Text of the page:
This is a rebroadcast of OICs webinar panel. In this deep dive discussion, Frank Fahey (representing...
Backtesting for Options Traders
02/28/2012 2:00 pm EST
Option-specific factors like expiration, volatility, and trade structure makes the process much more complex, but option traders can (and should) try backtesting, says Jackie Ann Patterson.
Trading strategies are very familiar to stock, index, and futures traders, but what if you’re an options trader? Can you backtest an option trading strategy?
Our guest today is Jackie Ann Patterson to talk about that. So Jackie, can I backtest an option trading strategy?
Well, Tim, you certainly can. The thing is, it’s going to take a lot more work than backtesting a stock or an index strategy.
With stocks, basically, you enter, say you buy, and then you sell. You can add up what happened profit wise, and that’s pretty much it; cut and dry. But with an option, there’s just so much going on.
You can backtest what’s happening with the underlying stock and see how often it wins, but when it comes time to add up the profits, it takes a lot more to look at the option. Look at which expiration, look at how much it may have moved, say, if the volatility in the market has gone up, the option price may have gone up.
It does make sense to actually backtest with the option data. That is certainly available, and you can do it either manually, or you can also automate it to a certain extent.
Some of the choices, though, that go into the trading strategy for options, takes it to another level if you are thinking about automating it in terms of choosing expiration dates and whatnot.
I would imagine it gets a lot more complicated, too, when you’re talking about spreads and iron condors and butterflies. How many do I buy, how many do I sell? You could try to optimize this thing forever to get it just right. When is enough enough and you should just start trading it?
I think once you have a good sense for how the system is going to perform, and you can answer some of the key questions like, "Which expiration should I target?"; "How far in the money or out of the money do I want to be?"; and "What are the optimization tradeoffs?", then it’s probably a good idea to start trading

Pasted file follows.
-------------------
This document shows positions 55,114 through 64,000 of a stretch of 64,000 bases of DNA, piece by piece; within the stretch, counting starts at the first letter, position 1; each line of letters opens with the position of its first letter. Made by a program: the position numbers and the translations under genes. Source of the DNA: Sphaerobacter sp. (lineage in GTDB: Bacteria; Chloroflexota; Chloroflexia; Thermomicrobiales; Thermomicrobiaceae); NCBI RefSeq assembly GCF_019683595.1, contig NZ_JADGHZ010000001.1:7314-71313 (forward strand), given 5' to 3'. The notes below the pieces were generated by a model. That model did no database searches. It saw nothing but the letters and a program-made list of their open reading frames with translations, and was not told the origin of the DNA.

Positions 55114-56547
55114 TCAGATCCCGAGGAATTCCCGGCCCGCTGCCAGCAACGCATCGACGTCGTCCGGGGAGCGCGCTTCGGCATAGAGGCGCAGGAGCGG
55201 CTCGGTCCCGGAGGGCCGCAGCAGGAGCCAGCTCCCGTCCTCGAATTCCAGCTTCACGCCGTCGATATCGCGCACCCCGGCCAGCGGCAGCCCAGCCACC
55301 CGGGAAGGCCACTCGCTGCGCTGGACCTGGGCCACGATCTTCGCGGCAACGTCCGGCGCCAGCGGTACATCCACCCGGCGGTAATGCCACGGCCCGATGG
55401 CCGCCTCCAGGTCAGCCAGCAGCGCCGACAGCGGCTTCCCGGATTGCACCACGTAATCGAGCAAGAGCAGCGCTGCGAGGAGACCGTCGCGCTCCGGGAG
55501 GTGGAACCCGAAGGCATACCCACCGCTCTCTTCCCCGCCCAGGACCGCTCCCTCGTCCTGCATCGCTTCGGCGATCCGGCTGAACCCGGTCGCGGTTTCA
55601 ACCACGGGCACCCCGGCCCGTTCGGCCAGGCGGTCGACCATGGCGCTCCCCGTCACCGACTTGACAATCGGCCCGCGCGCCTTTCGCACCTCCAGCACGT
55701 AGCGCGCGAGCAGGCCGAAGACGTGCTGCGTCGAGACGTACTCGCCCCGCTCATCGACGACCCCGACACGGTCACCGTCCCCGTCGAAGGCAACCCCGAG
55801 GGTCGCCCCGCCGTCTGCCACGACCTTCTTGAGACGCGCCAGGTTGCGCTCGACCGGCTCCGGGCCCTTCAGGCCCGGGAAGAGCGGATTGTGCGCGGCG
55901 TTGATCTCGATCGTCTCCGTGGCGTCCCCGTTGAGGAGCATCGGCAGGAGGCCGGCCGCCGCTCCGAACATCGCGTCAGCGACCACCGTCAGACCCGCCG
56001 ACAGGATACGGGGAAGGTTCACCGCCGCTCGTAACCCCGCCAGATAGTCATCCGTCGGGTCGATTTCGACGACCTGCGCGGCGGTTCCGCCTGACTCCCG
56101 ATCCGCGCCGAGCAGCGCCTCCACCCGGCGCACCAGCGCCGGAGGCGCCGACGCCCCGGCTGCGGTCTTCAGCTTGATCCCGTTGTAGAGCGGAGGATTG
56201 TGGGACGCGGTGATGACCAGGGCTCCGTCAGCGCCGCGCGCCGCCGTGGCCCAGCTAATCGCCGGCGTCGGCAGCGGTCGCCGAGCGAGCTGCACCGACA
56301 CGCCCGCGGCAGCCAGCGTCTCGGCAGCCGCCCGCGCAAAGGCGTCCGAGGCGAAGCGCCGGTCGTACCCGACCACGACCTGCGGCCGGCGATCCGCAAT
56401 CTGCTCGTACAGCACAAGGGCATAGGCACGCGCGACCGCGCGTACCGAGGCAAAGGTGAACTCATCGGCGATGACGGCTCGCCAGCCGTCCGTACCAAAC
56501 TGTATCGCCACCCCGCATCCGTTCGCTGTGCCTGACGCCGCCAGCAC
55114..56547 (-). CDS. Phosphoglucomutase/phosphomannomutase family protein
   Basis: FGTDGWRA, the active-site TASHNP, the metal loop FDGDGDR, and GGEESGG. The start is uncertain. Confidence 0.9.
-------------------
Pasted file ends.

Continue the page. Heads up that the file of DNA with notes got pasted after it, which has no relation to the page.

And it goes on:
Trade small with real money, see how it feels, and see how it really goes, and then see how the changes in the volatility affect you.
I can see this being a really good way to do it around earnings. I can see how options have reacted previously around earnings announcements for a specific stock. Is that a valid idea?
Yes, I think that’s a really good idea, and it’s really important to see not only how the stock reacts, but also how the options do, because often coming into earning season, there will be a build-up of implied volatility, the option prices will go up, and once the earnings are announced and the situation is known, that quickly collapses.
That is a really interesting thing to look at and to know something important to be armed with historically.
How about weekly options? Can I test the weeklies versus regular options versus maybe LEAPs?
Yes, and it certainly is worth having a look at. It’s going to be harder to automate that and harder to find the data, especially since the weeklies are a more recent invention, if you will. But it’s definitely worth taking a look at and making an informed choice of which type of option you want to trade and what’s really going to suit you the best.
- How to Trade Earnings with Weekly Options
- 4 Ways Backtests Can Mislead
- The Best Day to Sell Weekly Options
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